Day 6: “Bats and Balls for the Street Boys” – a request from Rodney’s heart

Here is an email I sent back to Laura Gorretta, development officer at Hiram. It is an appeal for baseball equipment that shares some stories of our times here along the way.

Hi Laura,

Things are going so well down here in the DR. With both our science education and Nursing projects, the number of children showing up to see us is swelling daily. We now are seeing nearly double the number we expected for each day (for example, yesterday, both groups served over 100 children each). And the room was packed yesterday too for the microfinance group’s presentation to local working adults.

One of the groups in greatest need down here are the “street boys,” with whom we have developed a direct and close relationship through their guardian from Caminante, Julito. These kids are mostly Haitian (ages running from 5 to 15 or so) and the number of them Caminante is serving has swelled since the earthquake in Haiti. Some work the streets all day (mostly shining shoes) at the behest of their parents and some quite literally live on the streets. Let me tell you a couple stories about them, because I think they capture what we are seeing here:

meet Victor Manuel!

A couple days ago, a little boy named Victor (9 years old, maybe) showed up early in the morning at our hotel because he heard “Julito is going to give me vaccines and clean my teeth.” He was so excited. Of course, the reality was he was going to be seeing our Nursing students later in the day (and they did see him).

Last night we heard that the police had rounded up many of the street boys. Why? Because the police found them carrying coloring books and they assumed they must have stolen them. The police weren’t buying that some “Americanos had given them to them.” Of course, they were in fact gifts from us. Our Nursing students give out a small medical kit and a coloring book to each patient they see. Luckily, Caminante has a relationship with the local police and they called Julito. He had to come in and verify the story and gain their release. It’s heart-breaking to think that a simple coloring book is grounds for suspicion for these children.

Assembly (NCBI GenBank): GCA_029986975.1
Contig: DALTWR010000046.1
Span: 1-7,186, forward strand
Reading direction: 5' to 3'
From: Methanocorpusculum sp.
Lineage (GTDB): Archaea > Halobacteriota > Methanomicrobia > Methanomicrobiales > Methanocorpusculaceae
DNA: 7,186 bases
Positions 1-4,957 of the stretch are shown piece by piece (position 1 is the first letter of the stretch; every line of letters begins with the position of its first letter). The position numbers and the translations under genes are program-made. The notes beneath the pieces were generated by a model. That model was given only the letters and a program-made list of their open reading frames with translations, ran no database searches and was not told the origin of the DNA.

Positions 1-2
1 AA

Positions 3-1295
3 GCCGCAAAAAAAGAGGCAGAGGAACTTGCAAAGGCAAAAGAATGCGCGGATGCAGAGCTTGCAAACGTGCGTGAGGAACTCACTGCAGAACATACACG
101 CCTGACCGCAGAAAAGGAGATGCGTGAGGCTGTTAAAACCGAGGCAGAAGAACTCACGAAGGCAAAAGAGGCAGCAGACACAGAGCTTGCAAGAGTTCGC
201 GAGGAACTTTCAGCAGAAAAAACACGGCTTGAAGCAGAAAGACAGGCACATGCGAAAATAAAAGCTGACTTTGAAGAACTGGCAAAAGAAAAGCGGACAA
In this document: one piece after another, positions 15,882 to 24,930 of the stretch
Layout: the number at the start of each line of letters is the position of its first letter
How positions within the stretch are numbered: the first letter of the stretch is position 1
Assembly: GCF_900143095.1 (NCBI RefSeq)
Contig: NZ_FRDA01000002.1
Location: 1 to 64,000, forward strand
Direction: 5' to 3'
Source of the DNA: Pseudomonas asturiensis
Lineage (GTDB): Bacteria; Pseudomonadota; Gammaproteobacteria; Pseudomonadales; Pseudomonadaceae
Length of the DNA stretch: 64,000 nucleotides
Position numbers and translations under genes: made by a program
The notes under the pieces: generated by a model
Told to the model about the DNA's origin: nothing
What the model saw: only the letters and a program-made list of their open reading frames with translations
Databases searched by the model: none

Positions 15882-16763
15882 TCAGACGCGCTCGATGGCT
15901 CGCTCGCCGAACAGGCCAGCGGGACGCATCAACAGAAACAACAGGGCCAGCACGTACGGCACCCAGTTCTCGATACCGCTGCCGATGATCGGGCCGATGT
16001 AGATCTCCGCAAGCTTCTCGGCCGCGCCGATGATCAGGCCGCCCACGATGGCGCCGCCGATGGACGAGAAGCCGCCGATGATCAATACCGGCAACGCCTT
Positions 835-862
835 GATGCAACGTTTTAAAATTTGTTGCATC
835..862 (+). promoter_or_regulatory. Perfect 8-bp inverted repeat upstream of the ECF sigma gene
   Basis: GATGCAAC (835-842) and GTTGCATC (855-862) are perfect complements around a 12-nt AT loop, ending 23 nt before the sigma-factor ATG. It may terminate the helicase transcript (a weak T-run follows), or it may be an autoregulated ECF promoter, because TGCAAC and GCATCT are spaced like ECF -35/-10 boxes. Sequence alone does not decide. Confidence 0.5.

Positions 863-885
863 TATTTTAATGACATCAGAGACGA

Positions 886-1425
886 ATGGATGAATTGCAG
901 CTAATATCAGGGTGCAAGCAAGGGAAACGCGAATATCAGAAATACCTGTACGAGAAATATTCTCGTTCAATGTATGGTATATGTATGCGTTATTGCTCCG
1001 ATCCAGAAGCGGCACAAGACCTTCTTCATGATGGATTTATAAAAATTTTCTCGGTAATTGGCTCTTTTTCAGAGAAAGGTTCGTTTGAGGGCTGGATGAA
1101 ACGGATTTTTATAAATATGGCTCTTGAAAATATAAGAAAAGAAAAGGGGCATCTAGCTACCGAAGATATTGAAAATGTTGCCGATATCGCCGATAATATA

So, this is all a very long-winded (but I think necessary) prequel to my request. I know we have at least a couple direct contacts with the Cleveland Indians organization. Might we convince them to get the team to donate baseball equipment (whether used or new) to Caminante? Julito works hard to occupy the street boys every day, providing both education and recreation. Without official paperwork, the boys often can not get into school (part of what Caminante does is to get this paperwork created and processed for the children, but this takes time). Of course, even once in school, most kids are still only getting about three hours of schooling a day.

Post-game picture!

Last Saturday, our group from Hiram got to play a baseball game with the street boys and everyone had a great time. Cristina Marques took a portrait photo of every boy in a swinging stance. We could send along copies of these photos as a way to sell this idea and also to give the Indians a very tangible sense of who they would be helping (I could imagine a before and after photo; maybe they could be wearing an Indians jersey in the after photo). The recent investment of other major league teams in the Dominican Republic might be another hook.

Really, we’re just talking about 10-20 gloves and a few bats (of course, cleats and uniforms would be a real bonus!). We’re only here 8 more days, but if it were somehow possible to announce such a gift while we were still here, I think it would be a real gift to our students to see the reaction of the boys to the news.

I could see this as a real PR boon for the college, the Indians, and Caminante.

Thanks for listening,
Rodney

p.s. I just discovered this: just about 10 days ago the Indians opened a major training camp about 10 miles away from where we are located (Boca Chica)! The camp is aimed at serious major league prospects, so this opportunity would be something rather different (showing a commitment to the local community, as opposed to scouting for talent). I had seen the camps for the Marlins and Mets, but didn’t know the Indians were here too (these camps are located in the Batey, that is, the slums in the old sugar fields; the contrast between the facilities and the neighborhoods nearby is incredibly striking). Plus, another hook is that several Indian players are from the DR.

The boys enjoying a treat (Johnny cakes) after beating our team 18 to 5. Yes, that was the final score.

The Johnny Cakes are basically deep fried dough. They loved them!

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